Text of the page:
Boulder struts its (food) stuff

By Bart Taylor | Oct 20, 2015

For the 25 companies 'pitching' to the judging panel at the 11th annual Naturally Boulder Pitch Slam & Party, the questions came fast and followed a pattern:

"What's the SRP (suggested retail price) and the shelf-life of your product?"

"Where do you manufacture? What's the long term plan?"

"Where do you experience your highest (retail) 'velocity'?"

"How do you differentiate your product in the crowded (fill in the blank) category?"

At stake for the winner was coveted booth space at Natural Products Expo West next March, spending cash, free business consulting and the attention and adulation of an industry sector that today has become a national superstar in the multi-billion dollar natural products industry.

The winner was Wild Zora -- profiled in CompanyWeek last year -- a husband and wife team whose tasty natural meat and vegetable snack bars (think ingredient-enhanced jerky) stood out from a group of four or five products that were clearly the cream of the crop. Josh and Zora Tabin's story is as compelling as their snacks, which seem poised for a national breakout if the company can scale manufacturing, no small issue when meat is involved. Zora's kitchen gets a daily visit from food safety inspectors.

Food startups dominated the proceedings, and product themes followed familiar trends in the natural and organic sector -- gluten-free was a staple -- with some some quirky, inventive angles. There were RollinGreens' 'tater tots made with millet instead of potatoes; Cow's Gone, a non-dairy ice cream with coconut milk and natural sweeteners; Rowdy Mermaid kombucha, inspired by the owner's charming daughter; cold-filtered coffee and a slew of interesting brownies, cookies and a 'savory' snack bars. Savory flavoring in the energy bar category also seems a new trend. 'Paleo' is still in. Grain-based, sweet-tasting snacks were nowhere to be found.

Josh and Zora Tabin

But as narratives go, the food companies this year took a back seat to the larger spectacle of the event itself and the unspoken feeling among the packed house at the St Julien Hotel & Spa that this community may be changing the rules of an entire industry sector. I congratulated a beaming Clif Harald of the Boulder Economic Council on the event. The companies, he said, "are perfect examples of the fresh ideas and entrepreneurship fueling this important sector of Colorado's economy."

Harald is right, of course, but the implications of the annual gathering seem wider. The event brings to light the sea change in how new products are being brought to market, in how the industry innovates. The days of industrial food companies devising the next mega-snack in a laboratory, with a top-down go-to-market strategy, feels far away from these companies. These are passion-fueled entrepreneurs, prototyping in apartment kitchens and earning their chops at farmers markets. Buyers from Whole Foods and Lucky's provide the big break, offering shelf space for the most promising to test retail 'velocity' -- that is, how fast and furious the product sells. It's a ground-up, organic methodology, and its become the new norm in developing the next great thing -- a Larabar, ProBar, or 34 Degrees cracker.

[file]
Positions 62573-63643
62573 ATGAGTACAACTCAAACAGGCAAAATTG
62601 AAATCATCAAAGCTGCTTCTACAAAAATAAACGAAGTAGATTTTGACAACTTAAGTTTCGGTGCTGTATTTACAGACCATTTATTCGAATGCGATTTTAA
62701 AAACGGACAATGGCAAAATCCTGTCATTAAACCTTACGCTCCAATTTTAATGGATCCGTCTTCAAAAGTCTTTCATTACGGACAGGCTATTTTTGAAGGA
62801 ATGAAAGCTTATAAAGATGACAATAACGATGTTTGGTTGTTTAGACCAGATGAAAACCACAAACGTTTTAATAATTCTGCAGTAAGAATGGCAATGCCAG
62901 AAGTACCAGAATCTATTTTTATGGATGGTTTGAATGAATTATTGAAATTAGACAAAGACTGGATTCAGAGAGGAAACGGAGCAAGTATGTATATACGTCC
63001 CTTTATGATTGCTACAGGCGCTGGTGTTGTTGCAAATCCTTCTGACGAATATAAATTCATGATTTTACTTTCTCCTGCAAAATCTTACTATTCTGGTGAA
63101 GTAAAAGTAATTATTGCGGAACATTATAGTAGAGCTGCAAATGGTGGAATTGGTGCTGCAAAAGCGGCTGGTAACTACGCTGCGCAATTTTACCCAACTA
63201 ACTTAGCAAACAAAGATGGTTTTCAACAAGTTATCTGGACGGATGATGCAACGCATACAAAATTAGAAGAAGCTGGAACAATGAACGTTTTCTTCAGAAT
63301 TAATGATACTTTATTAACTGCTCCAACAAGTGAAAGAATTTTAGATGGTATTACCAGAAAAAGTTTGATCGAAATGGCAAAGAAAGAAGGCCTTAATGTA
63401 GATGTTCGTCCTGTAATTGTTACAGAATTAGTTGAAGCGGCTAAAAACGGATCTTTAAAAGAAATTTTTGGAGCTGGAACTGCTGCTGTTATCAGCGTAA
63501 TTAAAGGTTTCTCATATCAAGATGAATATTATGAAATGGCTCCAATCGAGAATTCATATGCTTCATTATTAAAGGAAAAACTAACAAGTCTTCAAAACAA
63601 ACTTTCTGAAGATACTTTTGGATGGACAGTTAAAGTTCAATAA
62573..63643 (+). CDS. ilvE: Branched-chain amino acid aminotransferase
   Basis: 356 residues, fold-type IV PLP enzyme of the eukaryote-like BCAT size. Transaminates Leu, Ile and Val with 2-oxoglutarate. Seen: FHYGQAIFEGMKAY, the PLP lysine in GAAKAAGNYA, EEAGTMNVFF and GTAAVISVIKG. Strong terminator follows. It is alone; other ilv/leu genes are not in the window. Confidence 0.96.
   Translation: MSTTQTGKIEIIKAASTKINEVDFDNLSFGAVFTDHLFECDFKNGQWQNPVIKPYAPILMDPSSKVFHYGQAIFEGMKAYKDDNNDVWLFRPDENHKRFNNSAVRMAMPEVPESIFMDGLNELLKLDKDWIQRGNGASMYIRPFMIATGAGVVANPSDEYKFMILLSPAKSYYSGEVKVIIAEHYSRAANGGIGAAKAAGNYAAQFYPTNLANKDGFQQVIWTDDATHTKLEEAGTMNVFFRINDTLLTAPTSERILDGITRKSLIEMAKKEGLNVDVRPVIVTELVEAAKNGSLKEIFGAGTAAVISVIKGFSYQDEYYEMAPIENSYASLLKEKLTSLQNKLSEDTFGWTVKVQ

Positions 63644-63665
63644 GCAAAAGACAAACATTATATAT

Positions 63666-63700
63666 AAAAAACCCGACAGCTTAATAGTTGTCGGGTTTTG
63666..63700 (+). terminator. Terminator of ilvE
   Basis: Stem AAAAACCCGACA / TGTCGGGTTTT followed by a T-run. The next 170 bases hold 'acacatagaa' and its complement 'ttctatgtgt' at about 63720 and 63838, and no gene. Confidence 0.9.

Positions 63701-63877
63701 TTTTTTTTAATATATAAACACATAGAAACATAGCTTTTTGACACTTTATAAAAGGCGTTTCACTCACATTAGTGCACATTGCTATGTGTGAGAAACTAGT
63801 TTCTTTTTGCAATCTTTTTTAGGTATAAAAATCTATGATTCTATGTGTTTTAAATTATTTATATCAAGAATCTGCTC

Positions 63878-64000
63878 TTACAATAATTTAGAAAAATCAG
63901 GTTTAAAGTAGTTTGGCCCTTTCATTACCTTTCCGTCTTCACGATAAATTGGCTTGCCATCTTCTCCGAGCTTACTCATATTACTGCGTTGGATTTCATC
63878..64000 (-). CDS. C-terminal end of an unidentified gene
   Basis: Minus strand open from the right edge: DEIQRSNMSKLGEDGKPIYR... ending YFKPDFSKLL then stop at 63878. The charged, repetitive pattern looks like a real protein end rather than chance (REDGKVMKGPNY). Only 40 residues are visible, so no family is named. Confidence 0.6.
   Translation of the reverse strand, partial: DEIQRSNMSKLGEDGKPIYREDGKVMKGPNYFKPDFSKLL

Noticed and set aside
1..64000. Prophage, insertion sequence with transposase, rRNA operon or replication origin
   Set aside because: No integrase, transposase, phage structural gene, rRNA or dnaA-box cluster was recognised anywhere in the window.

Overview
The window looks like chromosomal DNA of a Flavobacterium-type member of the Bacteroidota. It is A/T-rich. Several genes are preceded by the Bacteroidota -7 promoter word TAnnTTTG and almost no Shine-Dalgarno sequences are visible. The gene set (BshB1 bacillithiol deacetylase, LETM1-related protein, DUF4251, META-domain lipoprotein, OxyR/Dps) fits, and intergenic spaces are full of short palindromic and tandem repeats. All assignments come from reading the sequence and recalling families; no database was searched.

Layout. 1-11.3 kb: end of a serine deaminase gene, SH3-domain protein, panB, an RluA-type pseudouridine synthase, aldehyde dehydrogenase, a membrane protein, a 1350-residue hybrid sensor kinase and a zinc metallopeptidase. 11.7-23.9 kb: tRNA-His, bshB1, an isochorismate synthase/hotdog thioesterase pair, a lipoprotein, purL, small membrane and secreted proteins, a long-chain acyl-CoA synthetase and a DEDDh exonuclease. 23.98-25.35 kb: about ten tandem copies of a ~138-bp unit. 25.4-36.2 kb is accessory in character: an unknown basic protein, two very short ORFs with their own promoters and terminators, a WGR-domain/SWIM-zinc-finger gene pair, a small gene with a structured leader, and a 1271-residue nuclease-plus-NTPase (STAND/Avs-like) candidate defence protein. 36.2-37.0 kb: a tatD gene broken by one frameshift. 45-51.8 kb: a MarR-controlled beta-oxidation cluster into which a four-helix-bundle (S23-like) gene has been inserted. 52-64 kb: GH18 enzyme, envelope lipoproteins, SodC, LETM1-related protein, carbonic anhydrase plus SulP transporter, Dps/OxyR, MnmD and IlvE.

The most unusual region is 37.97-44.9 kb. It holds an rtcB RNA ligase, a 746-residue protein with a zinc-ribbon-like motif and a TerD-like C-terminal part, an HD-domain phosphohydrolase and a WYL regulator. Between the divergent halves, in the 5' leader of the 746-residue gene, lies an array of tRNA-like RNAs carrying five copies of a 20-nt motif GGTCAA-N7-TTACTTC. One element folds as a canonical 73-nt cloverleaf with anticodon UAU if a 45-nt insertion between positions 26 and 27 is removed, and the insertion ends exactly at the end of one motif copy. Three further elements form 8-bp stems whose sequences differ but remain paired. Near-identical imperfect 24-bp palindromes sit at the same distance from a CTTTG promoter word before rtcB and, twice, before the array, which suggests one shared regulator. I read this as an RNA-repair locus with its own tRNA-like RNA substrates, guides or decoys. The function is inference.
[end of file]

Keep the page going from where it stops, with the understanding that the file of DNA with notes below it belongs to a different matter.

Equally transformative is the manufacturing ecosystem, the network of co-packers and maker resources that help the high-velocity brands manufacture in sufficient volume to meet the demand that regional and national distribution requires. Co-packers manufacture for multiple brands. They're Colorado's most unheralded business catalysts, providing critical lift to food companies that inevitably must wrestle with the challenge of making more stuff.

Yet the manufacturing component seems poised to evolve again. Co-packers like Fresca, Kitchen Coop and Natural Food Works can work with a limited number of brands; demand is outstripping the supply of co-packing capacity. And some co-packers are launching in-house food brands. With solutions like The Food Corridor on the horizon to connect food brands with other manufacturing opportunities, the next great wave of food innovation may develop around, not through, today's network of established food manufacturers.

As with other lifestyle manufacturing in Colorado, support from the state's economic development office is a head-scratcher. I learned that a list of Colorado's co-packers can be found in the Department of Agriculture's web pages, because snack bars are made from ag products. But so is Voormi's vaunted new high-tech outdoor apparel, made from from Rocky Mountain-sourced wool. One assumes Voormi is not an ag business.

It's a manufacturing business, but policy makers should eventually find a way to provide promotional lift to Colorado's food business, including its world-class manufacturing value-chain. Clif Harald accurately surmised, "We are recognized around the globe as an epicenter for natural and organic product innovation and leadership."

That it all starts with 25 passionate entrepreneurs pitching to a room full of discerning industry supporters only makes is sweeter.

Er, more savory.